And AOL is also reported to be among the firms eyeing the possibility of buying Yahoo


BBC News - Yahoo shares rise 5% amid rumours of private equity bid

Long story short, this may be the last chance you ever have to make, and most likely lose, money on Yahoo.

Google vs Facebook, the big picture

BBC News - Facebook and Google in data sharing spat

BBC reports about a spat between Google and Facebook over access to GMail account data. This battle between the two primary Internet players is not repeated between Facebook and Microsoft, who are pretty close to each other. Not only did I load MSN data in to Facebook by my MSN Live Messenger and Live Email now have Facebook integration.

The way I see it Facebook and Microsoft have a natural alignment. Microsoft is a major investor in Facebook and as we move forward expect to see more and more integration between Microsoft Cloud products and Facebook services.

I see more and more the Cloud shaking up to a larger battle between Google and Microsoft. And I think any battle between Facebook and Google is really part of this larger war.

Monday, 8 November 2010

Jive Overview, one of SharePoint's few remaining competitors


Jive's SBS software probably has a slight advantage in UI and functionality over SharePoint. Though SharePoint 2010 catches up with a great deal of these features, there is still a market alternative to SharePoint. Since Jive works with non-Microsoft platforms like Linux and MySQL it offers "SharePoint" for those firms not on the Microsoft Stack.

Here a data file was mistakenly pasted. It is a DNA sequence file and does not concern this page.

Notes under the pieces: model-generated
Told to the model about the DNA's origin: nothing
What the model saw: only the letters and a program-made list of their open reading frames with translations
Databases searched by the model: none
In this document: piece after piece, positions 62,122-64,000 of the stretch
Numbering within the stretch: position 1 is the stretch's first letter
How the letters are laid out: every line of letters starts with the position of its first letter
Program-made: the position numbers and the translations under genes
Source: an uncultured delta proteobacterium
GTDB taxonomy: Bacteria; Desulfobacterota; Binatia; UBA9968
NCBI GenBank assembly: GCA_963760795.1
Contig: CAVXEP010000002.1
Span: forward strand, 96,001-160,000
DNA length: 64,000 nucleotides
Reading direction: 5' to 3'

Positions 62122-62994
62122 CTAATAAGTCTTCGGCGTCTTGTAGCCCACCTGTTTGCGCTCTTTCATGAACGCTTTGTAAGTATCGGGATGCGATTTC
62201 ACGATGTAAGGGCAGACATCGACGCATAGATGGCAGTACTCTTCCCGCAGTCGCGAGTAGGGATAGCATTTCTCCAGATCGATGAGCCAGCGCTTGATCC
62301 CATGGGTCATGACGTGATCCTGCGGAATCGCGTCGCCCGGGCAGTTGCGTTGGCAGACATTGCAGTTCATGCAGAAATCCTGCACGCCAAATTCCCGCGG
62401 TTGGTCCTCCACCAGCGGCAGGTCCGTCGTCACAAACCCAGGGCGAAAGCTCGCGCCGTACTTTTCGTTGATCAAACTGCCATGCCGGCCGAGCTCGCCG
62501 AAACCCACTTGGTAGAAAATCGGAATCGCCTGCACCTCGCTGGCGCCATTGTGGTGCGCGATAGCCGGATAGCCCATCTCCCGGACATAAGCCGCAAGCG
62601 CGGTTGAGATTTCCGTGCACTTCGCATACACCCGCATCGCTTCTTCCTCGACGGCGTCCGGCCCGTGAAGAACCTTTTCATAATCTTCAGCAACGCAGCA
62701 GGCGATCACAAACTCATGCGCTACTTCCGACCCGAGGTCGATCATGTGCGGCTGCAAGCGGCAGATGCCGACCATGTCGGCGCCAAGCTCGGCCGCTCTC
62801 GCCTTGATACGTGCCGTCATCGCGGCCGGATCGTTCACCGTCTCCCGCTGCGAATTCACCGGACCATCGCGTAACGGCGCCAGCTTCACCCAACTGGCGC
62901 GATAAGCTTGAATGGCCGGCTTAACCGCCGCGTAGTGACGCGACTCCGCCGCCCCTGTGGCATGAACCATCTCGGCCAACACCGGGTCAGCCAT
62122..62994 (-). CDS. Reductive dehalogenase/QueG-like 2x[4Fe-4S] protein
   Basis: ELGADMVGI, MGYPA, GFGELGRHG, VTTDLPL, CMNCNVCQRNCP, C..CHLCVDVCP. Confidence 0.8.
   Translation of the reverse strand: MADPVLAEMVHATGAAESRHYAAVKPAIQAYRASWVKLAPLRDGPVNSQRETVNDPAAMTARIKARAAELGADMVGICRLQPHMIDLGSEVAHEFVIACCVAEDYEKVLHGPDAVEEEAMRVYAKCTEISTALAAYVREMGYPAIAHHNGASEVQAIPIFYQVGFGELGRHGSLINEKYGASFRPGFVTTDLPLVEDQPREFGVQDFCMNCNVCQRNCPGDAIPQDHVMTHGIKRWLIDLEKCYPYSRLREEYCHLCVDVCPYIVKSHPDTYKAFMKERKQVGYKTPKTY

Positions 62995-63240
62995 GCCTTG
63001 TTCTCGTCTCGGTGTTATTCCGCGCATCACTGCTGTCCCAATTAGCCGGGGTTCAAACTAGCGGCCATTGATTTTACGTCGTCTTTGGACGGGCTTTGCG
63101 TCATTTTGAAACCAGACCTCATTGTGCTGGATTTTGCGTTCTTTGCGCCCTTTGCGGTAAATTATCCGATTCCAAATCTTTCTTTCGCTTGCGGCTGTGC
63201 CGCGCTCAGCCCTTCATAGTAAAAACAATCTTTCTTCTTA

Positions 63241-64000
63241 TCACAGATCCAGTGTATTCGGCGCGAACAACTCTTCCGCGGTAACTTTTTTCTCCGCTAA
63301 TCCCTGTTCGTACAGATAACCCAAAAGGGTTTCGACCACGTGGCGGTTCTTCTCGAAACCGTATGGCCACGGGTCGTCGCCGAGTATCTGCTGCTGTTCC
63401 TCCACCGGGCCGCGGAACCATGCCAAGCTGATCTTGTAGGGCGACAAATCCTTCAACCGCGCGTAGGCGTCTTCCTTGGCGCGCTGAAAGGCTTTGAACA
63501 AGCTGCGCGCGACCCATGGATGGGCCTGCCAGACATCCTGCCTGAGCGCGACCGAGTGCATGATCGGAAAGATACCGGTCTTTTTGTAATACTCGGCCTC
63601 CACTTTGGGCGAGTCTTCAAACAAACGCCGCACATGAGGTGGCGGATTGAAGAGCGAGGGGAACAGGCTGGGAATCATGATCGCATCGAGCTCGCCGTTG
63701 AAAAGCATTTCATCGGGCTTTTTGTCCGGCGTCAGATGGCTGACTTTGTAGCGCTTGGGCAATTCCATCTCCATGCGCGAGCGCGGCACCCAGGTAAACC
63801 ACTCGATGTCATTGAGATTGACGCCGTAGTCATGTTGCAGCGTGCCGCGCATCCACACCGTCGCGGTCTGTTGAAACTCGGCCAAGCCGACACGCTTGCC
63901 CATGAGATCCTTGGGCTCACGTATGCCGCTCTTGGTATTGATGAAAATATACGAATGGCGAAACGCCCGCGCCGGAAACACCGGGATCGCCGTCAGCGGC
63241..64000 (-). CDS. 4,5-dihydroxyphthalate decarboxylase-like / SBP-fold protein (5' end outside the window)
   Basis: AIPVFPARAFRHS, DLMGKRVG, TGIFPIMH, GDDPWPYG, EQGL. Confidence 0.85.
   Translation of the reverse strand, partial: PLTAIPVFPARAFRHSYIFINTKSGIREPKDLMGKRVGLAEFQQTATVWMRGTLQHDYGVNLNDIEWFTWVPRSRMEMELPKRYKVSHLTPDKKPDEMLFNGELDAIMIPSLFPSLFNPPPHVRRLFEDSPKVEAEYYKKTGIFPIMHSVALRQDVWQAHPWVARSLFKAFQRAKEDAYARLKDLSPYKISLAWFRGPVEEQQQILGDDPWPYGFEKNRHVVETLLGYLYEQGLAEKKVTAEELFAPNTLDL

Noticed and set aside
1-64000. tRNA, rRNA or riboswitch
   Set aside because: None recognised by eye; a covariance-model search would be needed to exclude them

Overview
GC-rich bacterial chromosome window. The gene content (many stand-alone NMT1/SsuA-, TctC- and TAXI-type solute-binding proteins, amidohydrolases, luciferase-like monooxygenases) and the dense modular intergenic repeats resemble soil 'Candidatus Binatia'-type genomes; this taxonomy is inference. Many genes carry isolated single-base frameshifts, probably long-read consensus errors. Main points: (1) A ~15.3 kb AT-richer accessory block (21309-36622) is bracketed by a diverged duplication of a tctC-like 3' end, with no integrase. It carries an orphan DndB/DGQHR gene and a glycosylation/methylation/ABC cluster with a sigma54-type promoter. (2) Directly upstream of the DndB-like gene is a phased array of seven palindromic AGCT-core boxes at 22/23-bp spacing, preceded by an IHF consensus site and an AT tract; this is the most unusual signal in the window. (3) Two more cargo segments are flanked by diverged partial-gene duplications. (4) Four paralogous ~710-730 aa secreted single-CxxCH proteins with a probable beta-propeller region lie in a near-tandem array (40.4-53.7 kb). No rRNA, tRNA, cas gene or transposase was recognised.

For a firm solidly in the Novell SUSE world this offers a Social Content Management without having to migrate from Novell to Microsoft. Migrating from Novell to Microsoft can be extremely time consuming and costly and returns no benefit beyond being on Microsoft. Administrators I know who work at Novell shops seem pretty happy with the set of solutions and I would first suggest they look at Jive before thinking about bringing SharePoint in to the mix.

Sunday, 7 November 2010

Ballmer sells over 1 billion bucks of Microoft

Microsoft chief executive Steve Ballmer has sold $1.3bn (£800m) worth of shares in the firm, the first time he has sold its stock in seven years.
BBC News - Microsoft boss Steve Ballmer in sale of shares

I for one hope this is the first sign of the end of Ballmer's rule. Not that he has been bad, totally. Its just that what ever he was going to do he has done. I think Gate's main problem was he was a geek, and sometimes he was more interested in the code and concepts rather than the business. Gates was trying to be Job and Wozniack at the same time. In things like Windows 95 and Office he did it. In things like .NET, Vista, and a vast array of other failed projects the point was often confusing. Ballmer I think was to make the company grown up and in SharePoint and Enterprise he has done that. Microsoft is more stable than it was under Gates and more mature in how it works with the Enterprise.

The thing is the overall Internet market is a far cry from being grown up, and there is a real need for a lot of kids.

In praise of PHP, yes you read that in praise of PHP

Why did I learn ASP back in the 20th Century? There were other server side systems from Pearl to Java and ColdFusion. I had worked on projects with these and others, including List and SmallTalk. So why did I learn, and for years code in VB on ASP?